The first suggestion of a castle at Tullibody comes in a letter from Edward I of England in June 1297 in which he states that during the First War of Scottish Independence he “verbally empowered Simon de Lindeseye to take possession, saving others’ rights, of the manor of Tuthebotheville, and none having come to the K. to claim it, to his knowledge, he signifies that Simon has taken possession and holds it at his own risk.” Sir Simon de Lindsay was the son of Sir Philip de Lindsay of Wauchope.
On the 20th of April 1304 Edward I wrote two letters from Tullibotheville, having seemingly stopped for the night on his way from Perth to the siege of Stirling Castle.
Early in the 14th century Edward I planned to build a pair of castles either side of the River Forth in order to protect the approach to Stirling. In 1304 or 1305 he sent writs to Sir John Sandale, Chamberlain of Scotland, instructing him to look for suitable sites for these castles. One of these writs was also sent to Sir John Segrave, 2nd Baron Segrave, warden south of the Forth, regarding a site at Polmaise, while the other was sent to John of Strathbogie, Earl of Atholl, warden between the Forth and Orkney, regarding “a castle at Tulibothevile, but not having a fit site, commands them to buy or provide one by exchange in a good place beyond Forth.”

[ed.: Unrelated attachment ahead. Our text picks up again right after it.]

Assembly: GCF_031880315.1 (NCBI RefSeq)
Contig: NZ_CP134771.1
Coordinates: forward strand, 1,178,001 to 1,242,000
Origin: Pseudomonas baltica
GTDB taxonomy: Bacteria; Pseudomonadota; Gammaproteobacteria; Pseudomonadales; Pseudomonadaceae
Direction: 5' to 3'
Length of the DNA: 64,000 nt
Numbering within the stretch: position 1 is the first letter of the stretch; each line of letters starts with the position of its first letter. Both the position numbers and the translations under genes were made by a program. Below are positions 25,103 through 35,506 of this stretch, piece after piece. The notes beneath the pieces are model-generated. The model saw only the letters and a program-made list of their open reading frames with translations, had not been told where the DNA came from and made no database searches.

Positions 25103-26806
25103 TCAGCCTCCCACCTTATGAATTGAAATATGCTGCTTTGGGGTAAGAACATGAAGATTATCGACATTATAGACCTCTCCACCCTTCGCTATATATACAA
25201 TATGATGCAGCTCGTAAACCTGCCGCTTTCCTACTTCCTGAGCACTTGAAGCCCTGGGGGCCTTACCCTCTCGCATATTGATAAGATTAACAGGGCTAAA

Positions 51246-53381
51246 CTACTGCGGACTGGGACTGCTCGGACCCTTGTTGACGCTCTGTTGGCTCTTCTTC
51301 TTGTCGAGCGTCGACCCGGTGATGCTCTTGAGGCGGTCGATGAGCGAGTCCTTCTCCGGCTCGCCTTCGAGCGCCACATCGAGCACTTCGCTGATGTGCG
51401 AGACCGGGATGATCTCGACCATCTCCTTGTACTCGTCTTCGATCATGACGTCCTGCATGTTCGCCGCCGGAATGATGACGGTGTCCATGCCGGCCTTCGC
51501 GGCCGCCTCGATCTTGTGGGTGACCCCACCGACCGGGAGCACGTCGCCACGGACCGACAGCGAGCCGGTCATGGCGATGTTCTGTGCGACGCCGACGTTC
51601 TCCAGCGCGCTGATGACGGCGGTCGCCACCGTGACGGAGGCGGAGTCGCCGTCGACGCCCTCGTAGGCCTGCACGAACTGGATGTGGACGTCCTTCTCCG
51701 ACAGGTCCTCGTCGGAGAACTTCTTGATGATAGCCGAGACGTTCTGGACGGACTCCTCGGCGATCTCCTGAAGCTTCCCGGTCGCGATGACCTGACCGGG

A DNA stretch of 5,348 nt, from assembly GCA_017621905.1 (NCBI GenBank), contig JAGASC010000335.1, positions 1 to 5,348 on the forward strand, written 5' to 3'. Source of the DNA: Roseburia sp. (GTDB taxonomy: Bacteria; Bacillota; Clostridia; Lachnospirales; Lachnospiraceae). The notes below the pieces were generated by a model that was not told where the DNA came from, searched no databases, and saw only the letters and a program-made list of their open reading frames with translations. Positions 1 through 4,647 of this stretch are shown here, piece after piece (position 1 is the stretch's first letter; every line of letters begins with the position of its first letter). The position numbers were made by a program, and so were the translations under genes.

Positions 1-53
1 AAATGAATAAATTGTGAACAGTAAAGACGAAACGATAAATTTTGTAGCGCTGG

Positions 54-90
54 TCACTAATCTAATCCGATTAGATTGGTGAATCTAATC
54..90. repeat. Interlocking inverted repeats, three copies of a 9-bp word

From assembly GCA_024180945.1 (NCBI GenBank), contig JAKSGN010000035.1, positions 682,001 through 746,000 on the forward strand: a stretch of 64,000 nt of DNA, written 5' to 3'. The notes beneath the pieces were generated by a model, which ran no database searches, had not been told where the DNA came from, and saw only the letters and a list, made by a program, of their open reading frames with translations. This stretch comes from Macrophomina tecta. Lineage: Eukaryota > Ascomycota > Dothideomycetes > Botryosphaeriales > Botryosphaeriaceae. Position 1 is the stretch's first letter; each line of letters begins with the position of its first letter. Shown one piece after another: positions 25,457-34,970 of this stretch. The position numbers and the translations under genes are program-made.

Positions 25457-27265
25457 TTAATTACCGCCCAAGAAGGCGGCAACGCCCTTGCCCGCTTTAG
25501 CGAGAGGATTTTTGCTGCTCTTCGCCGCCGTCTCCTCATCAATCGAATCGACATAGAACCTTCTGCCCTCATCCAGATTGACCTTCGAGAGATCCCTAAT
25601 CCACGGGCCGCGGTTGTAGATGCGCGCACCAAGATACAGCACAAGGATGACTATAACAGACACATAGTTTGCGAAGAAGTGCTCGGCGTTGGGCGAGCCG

Tulibothevile appears in various later documents. Four messengers were dispatched from Berwick on the 15th of February 1306 carrying letters from the Chamberlain of Scotland to “le Covers and William de Hull at Tolibothevill castle”. There are records of payments to “Alexander le Convers, clerk of works of the new castle of Tolibothvill, for 1 esquire, 1 contrarotulor, and 4 sergeants [named], from 15 Feb. – 26 Mar. 1306; for 6 esquires, 1 vintenarius with 20 balisters, and 64 archers, from 18 Feb. – 26 Mar. 1306; and for 4 watchmen from 15 Feb. – 26 Mar. 1306, total, £65 2s 6d.” It goes on to say that the aforementioned people were “were ejected by the king’s enemies” on the 27th of March suggesting that the castle had fallen to the Scots.
This led me to the discovery of a third Tolibothwell, this time in Kincardineshire. I found a couple of references to Robert the Bruce’s supporters having attacked “the new castle of Tolibothwell” in 1306, with one source giving the date of the 27th of March and a location to the south-west of Aberdeen. It would seem given the above unequivocal payment references that this does in fact refer to Tullibody in Clackmannanshire, but it did pique my interest as to whether or not there was also a Kincardineshire Tolibothwell.
In 1247 Alexander II granted land at Culter, Tulimacboythne and Ardboik to Robert de Wachehop or Wauchope, son of Alan de Wachehop. A Wauchope heiress married a Comyn of Inverallochy and the aforementioned lands seem to have passed into that family.
There is of course a second interesting link between the Kincardineshire and Clackmannanshire Tolibothwells here since the Lindsays of Wauchope held the Clackmannanshire one for Edward I in the late 13th century.
At first glance the name Tulimacboythne doesn’t seem so close to Tolibothwell however in 1324 or 1325 Alexander Burnard received from Robert the Bruce a grant of lands that had been forfeited by the Comyns, namely the barony of Tullibothil in Kincardineshire and the barony of Little Culter in Aberdeenshire. They later passed to the Meldrum family and at some point were renamed Kilduthie, appearing on Timothy Pont’s late 16th century map as a tower named Kildutthy.